How to Make Your “Dad Bod” Attractive
This psychological trick can make your undesirable attributes appealing.
Posted Dec 30, 2019
If you developed a “dad bod” over the holidays (like I did), or the female equivalent—or even if your pot belly or beer gut is a permanent feature—this article will let you in on a little psychological trick that can make your undesirable attributes attractive.
To understand how it works, we must learn about a counterintuitive biological phenomenon that is based on a theory known as the “handicap principle.” Essentially, the principle says that certain physical handicaps, which can be bodily or behavioral, can be perceived as attractive in the right context. A standard example can clarify this strange-sounding concept: the peacock’s tail.
It is common knowledge that the peacock’s large and ornate tail attracts female peacocks, which are called “peahens.” But why exactly do peahens find them so attractive? Sure, the colored patterns look pretty, but from a biological standpoint, they are a physical liability.
In addition to being physiologically costly to build and maintain, they catch the attention of predators and hinder their ability to escape danger. From the viewpoint of natural selection, it would seem that the larger the tail is, the larger the burden would be. So how do we make sense of this?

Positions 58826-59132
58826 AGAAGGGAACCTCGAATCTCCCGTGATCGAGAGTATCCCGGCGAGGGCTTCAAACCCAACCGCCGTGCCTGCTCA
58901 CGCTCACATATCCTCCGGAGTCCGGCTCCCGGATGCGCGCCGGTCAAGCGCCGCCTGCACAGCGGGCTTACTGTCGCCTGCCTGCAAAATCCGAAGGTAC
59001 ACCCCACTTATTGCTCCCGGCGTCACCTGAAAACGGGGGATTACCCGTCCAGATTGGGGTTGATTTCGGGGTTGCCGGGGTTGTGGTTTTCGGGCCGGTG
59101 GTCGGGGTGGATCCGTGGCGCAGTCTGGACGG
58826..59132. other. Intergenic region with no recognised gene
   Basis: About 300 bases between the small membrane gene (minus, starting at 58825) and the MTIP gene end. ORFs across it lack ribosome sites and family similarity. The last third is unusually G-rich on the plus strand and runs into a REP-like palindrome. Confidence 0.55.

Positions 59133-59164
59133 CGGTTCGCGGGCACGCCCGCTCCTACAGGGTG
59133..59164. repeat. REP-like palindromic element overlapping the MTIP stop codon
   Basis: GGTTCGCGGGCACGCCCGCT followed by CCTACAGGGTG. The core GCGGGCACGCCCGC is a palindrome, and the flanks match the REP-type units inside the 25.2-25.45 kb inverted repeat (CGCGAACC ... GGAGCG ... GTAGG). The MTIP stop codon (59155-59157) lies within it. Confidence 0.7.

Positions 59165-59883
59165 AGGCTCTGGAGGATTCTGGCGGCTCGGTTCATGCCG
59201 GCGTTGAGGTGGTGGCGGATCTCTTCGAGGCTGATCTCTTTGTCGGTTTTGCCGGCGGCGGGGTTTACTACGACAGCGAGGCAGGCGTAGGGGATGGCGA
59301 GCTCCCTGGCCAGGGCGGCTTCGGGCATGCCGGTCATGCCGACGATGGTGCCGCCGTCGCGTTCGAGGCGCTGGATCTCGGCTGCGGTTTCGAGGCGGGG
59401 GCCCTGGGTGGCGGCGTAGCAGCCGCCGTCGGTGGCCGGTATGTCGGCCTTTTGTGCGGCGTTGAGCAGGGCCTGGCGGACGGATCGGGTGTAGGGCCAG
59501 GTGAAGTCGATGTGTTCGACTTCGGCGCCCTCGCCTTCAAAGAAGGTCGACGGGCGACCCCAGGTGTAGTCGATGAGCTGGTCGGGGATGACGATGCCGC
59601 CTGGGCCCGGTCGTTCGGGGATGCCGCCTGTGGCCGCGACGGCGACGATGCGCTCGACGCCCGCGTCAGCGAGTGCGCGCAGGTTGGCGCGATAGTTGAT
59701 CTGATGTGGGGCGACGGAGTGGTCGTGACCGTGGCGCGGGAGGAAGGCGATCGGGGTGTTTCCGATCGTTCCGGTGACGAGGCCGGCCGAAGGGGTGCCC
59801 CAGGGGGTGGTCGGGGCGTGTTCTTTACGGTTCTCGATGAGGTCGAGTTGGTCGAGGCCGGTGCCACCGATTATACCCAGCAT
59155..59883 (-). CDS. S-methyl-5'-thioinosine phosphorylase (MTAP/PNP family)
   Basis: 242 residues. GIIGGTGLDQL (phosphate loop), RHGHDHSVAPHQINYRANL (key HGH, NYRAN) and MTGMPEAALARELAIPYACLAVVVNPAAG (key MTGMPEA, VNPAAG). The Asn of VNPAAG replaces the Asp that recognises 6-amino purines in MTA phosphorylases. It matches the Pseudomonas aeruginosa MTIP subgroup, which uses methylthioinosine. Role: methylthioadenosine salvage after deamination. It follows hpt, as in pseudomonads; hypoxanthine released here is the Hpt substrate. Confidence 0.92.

Well, the handicap principle posits that big and extravagant tails are perceived as attractive precisely because they are a physical burden.
But how can this be?
Basically, the fact that the peacock can afford such a costly feature is a signal that he is so superior genetically that he can afford the handicap. Those peacocks who have less extravagant tails appear inferior to females, who interpret the physical advantage as a weakness, oddly enough.
If this example hasn’t convinced you that physical handicaps can signal superiority relative to one’s peers, there are many others from the animal kingdom.
For example, when skylarks are threatened by falcons, they sing as they escape danger. Singing is costly because it requires energy, oxygen, and cognitive resources for the additional motor and attentional functions. Only the fittest and healthiest skylarks can afford to sing as they flee from predators. But the song sends a signal to predators: "I can afford to sing as I fly because you present no threat to me—you’d be better off trying to catch one of my weaker peers who can’t afford to sing during flight."
Similar behavior is seen in gazelles, Siamese fighting fish, and many other species.
So how does this all relate to dad bods?
Well, a pot belly is costly and certainly a physical handicap when it comes to feeding, fighting, and fleeing. But if you rock it with confidence, it is no different than the metabolically wasteful and physically burdensome peacock tail. It sends a signal that says, “I can have this physique because I’m genetically superior in other ways that are more important. A dad bod is a luxury that only someone as awesome as me can afford. Those who are muscular are compensating for hidden deficiencies, but I don’t need to do that.”
The handicap principle is a little bit like reverse psychology. It can be especially effective if the person excels in other areas; for example, he has a great sense of humor, is bright, talented, or fun to be around. This article has focused on weight, but the same principle can apply to any physical or behavioral handicap. What matters is that you own the impediment. If you blow out that belly like a peacock spreads its feathers, then you just might convince a special someone you are superior in ways that matter more than muscle.